Category Archives: Teaching writing skills

Techniques to improve skills of novices and struggling writers

What is the bad guy really thinking?

Do you recall the campy original Batman series in which the villain de jour always explained his detailed plan for the crime as Batman was slowly moving towards a not so sure death? Is there a problem with adding the villain’s … Continue reading

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What makes poetry, poetry?

As a young child I assumed poetry must rhyme.  Meter was beyond my comprehension. It was only that constant repetition of ending sounds that mattered. In fifth grade, the teacher encouraged us all to enter a poetry recitation contest.  The … Continue reading

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Pointed view

Almost everyone knows about first person and third person narratives in writing. Basically as humans we all see from the familiar, limited first person point of view that allows us only to know what goes on in our presence.  Much … Continue reading

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Simply unreliable

Characters who have psychological profiles, also have their own viewpoint – opinions, judgments and prejudices – concerning the world around them. The first person narrator that is a viewpoint character – such as Nick Carraway in The Great Gatsby – … Continue reading

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Out of character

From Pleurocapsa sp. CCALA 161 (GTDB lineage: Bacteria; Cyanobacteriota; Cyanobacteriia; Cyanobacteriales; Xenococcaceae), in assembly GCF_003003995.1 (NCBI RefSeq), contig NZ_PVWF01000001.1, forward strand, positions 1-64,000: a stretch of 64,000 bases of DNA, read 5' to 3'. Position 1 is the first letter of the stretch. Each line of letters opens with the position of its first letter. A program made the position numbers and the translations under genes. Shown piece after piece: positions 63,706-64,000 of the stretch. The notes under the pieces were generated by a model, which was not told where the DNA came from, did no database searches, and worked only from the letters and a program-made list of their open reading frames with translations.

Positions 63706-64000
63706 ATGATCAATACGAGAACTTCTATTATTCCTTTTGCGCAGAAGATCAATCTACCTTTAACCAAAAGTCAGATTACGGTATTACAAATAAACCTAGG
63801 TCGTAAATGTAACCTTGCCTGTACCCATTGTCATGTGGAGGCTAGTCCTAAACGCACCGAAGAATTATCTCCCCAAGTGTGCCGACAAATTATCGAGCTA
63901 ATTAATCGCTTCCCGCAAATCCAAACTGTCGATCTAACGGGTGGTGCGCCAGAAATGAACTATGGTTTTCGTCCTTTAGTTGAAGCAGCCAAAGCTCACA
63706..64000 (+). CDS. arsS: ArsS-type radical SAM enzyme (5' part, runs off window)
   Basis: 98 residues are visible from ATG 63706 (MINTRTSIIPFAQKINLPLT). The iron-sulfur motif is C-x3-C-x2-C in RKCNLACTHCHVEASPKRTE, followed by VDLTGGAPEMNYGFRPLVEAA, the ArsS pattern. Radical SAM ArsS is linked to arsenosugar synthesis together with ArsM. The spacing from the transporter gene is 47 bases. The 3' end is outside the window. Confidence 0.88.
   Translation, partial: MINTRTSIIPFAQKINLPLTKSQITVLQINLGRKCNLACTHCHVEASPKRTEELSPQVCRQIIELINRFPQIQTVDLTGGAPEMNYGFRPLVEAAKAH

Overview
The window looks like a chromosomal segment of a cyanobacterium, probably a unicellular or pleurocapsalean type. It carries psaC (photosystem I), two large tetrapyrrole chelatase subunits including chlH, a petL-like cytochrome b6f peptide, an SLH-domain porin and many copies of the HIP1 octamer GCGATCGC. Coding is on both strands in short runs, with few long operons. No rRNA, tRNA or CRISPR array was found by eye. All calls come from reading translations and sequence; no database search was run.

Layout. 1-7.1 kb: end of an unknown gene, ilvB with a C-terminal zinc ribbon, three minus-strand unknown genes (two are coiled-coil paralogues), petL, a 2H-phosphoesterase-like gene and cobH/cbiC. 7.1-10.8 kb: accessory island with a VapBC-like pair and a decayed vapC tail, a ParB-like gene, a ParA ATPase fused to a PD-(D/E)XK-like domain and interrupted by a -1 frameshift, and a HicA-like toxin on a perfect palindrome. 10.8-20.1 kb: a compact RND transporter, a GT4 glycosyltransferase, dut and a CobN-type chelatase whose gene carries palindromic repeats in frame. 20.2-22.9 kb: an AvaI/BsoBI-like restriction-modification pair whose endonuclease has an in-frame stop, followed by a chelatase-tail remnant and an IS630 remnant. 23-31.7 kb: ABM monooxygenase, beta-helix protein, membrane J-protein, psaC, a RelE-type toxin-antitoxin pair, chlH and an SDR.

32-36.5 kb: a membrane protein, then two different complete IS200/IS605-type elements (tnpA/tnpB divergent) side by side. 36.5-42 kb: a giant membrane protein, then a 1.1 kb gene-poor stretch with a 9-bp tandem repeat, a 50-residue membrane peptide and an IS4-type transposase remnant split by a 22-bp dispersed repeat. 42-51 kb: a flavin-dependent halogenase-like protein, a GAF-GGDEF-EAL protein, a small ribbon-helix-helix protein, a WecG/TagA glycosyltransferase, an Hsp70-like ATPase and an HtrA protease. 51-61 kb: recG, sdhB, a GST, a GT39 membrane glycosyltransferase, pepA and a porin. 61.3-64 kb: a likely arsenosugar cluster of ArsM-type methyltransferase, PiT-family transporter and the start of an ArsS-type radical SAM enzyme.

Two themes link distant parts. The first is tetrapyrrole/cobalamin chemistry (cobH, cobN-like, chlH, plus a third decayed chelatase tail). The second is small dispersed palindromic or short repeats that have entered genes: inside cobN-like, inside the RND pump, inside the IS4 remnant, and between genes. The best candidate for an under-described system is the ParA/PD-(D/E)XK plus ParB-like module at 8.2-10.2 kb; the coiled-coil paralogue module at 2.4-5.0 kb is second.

“It fits the  perpetrator’s M.O.” … you’ve heard M.O. mentioned in so many police shows, detective novels, any kind of work related to law enforcement. What is it? A profile of a killer who has struck again collection constructed from … Continue reading

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The character who saw too much

Writing from the first person point of view routinely goes through periods of popularity only to be followed by a flood of amateurish first person novels. Then, writing “gurus” will advice the beginning writer never to write in first person. … Continue reading

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Physiological writing

What exactly are physiological reactions? Imagine you are a young teenage girl. You are waiting in the math hall, and that handsome senior with an air of indifferent confidence strolls past you on the way to calculus. Normally you are … Continue reading

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Unknown, unnerving

While watching a military movie, that was unexpectedly full of death in gory detail (i.e. multiple flying body parts) my mind decided I had seen enough gruesomeness I started laughing. Unable to squelch the giggles, I told my husband that I … Continue reading

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Creating pungent memories

The sense of smell is such a powerful memory enhancer that at one time people in the training business tried to capture its potential.  However, the difficulty with using smell to help people retain what they had learned is that … Continue reading

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The forgotten sense

For an recent practice in sensory description, emerging writers chose a photo from their childhood–playing on a snow drenched hill, seeking warmth in the flicker of a fireplace, or splashing in a plastic pool to escape the summer heat.  For … Continue reading

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